Alden Graves: Governing by whim


Donald Trump took time off from all his problems to encourage people to vote for Sean Spicer on "Dancing With the Stars." As his first press secretary, Mr. Spicer laid the groundwork for the tsunami of lies that would flood the nation by asserting that the crowds at the inauguration surpassed anything Washington had ever seen. Just ignore those troublesome patches of empty ground on the Mall that were so conspicuously filled with Obama supporters four years earlier.

I wouldn't be at all surprised if some part of the president wished that he were the one all dressed up in a flashy red suit with matching shoes. Preening in front of millions of people who, for some strange reason, watch the collection of attention seekers and has-beens (Rick Perry and Trump wife number two, Marla Maples, are also alumni) whirling away what's left of their careers. And I don't know of too many people who are more adept at making fancy moves than Mr. Trump even if none of them has anything to do with dancing.

The rest of us might feel just a tinge of embarrassment watching a man who was once the press secretary for the president of the United States making a fool of himself on national television. My only halfway pleasant memory of Sean Spicer is that he wasn't as obnoxious as Sarah Huckabee Sanders. You may remember, however, that qualified people weren't exactly booking flights to Washington to serve in the administration of a man who was himself a product of what someone once unkindly called the "boob tube."

Trump's tendency to disregard friendships and alliances was, however, on tragic display with his decision to pull troops out of northeastern Syria thereby leaving the Kurds, one of America's strongest allies in the fight against ISIS terrorism, vulnerable to attack by Turkish forces. A few days after the decision, which Mr. Trump evidently made in spite of every warning against it by people who actually understand the tenuous situation, Turkey launched air strikes and began artillery fire against the region. Vladimir Putin must have been rubbing his hands in glee.

All that work Putin's agents put into helping install Trump has really paid off!

I have never thought that Republicans were, by and large, terribly focused on down-the-road consequences (we will deal with this climate business, for instance, when it's too late to do anything about it).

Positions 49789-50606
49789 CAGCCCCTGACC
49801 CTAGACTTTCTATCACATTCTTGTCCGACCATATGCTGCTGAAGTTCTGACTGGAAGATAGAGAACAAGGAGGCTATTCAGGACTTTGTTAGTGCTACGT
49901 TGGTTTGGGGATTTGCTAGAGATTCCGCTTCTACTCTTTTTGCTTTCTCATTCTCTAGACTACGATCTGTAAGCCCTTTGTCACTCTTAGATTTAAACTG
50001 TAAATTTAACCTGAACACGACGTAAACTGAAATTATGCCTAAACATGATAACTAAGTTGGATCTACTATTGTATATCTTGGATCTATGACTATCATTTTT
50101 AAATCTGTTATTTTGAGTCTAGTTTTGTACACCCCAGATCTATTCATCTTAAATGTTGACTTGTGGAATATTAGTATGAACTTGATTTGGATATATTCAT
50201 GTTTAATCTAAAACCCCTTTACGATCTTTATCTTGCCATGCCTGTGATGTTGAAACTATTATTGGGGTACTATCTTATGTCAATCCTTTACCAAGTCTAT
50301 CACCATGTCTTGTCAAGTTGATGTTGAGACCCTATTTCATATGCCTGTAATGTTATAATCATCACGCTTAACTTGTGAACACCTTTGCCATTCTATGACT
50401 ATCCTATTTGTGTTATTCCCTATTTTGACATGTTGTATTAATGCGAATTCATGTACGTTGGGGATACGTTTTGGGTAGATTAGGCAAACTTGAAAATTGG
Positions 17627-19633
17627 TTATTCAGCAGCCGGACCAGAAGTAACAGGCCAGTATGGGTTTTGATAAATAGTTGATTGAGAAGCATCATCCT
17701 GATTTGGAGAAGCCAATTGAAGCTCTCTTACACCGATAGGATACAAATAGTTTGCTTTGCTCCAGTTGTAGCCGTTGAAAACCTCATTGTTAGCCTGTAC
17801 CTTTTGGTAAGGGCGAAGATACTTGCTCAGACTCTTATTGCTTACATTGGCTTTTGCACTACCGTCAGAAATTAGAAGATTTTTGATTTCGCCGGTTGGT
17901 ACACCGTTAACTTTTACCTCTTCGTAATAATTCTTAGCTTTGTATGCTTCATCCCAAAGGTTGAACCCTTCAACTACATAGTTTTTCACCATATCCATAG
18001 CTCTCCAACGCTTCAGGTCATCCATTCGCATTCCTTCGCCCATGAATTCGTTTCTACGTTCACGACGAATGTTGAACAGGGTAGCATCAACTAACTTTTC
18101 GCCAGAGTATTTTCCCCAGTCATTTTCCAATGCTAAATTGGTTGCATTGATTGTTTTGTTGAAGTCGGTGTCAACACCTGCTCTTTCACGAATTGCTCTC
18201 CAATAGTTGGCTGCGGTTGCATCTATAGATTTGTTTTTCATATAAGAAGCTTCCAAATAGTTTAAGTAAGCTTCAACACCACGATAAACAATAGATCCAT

But Trump has come under a lot of fire from both political parties for a decision that bears an uncomfortable similarity to a whim more closely aligned to Trump Airlines, Trump University, or Trump Casinos than any kind of far-sighted foreign policy objective. That is the real tragedy of Donald Trump. His terrible, off-the-cuff decisions don't just impact the bank accounts of people who were dumb enough to get involved with him, they affect hundreds of thousands of peoples' lives. They cost thousands of people their lives.

Donald Trump hasn't got a clue as to how to conduct a responsible foreign policy. He said during his campaign that he would run the government they way he runs his businesses and, for once, he told the truth.

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These headline-grabbing decisions are not made with any concern for the impact they may have on people or any respect for the sacrifice of those who have devoted and even given their lives in the attempt to maintain a semblance of peace in the pressure cooker that is the Middle East today, much of it the result of a calamitous decision by another clueless Republican president.

They are meant to distract from any issues that threaten Mr. Trump's dominion over a nation he is leading to perdition. Like impeachment.

With all that we know about Trump and how he has conducted his shoddy affairs — both private and business — it is laughable to even feign surprise — much less deny — that he wouldn't resort to using his position of power to advance his own interests.

Consider for a moment exactly what he did. Ukraine was hoping to receive in U.S. aid to combat the threat of Russian aggression. Fighting the incursion of a totalitarian state into a democracy should be something that every American supports. It should be something those nice people who get all dressed up in their red hats and clap manically for Trump when he is ranting about freedom should support. It shouldn't be contingent upon doing something to satisfy the ambition of a wanna-be tyrant.

And if the specter of impeachment wasn't enough, the president just endured something that was far worse in Trumpworld — he lost some big bucks. In a disregard for the law that was blatant even by Trump's standards, the G-7 meeting in 2020 with representatives of the world's most advanced economies was initially scheduled to be held at Trump's failing Doral resort in Miami.

White House chief of staff Mick Mulvaney, who seems to have assumed to role previously held by Sarah Sanders as purveyor of the lies, managed to keep a straight face when he told reporters that there wasn't another place in the entire country so ideal for the meeting. Republicans, who evidently do have their corruption boundaries after all, pressured Mr. Trump to abandon the plan. The taxpayer money from it would, of course, have found its way directly into Mr. Trump's pocket, although the president stressed the fact that he wouldn't make a nickel off the deal. And he would release his taxes, too, if they weren't being audited.

And Colorado is a state along the southern border. I guess Spicer's embarrassing pirouettes are put into perspective when you consider what the president of the United States doesn't know.

Alden Graves writes a regular column for the Journal.


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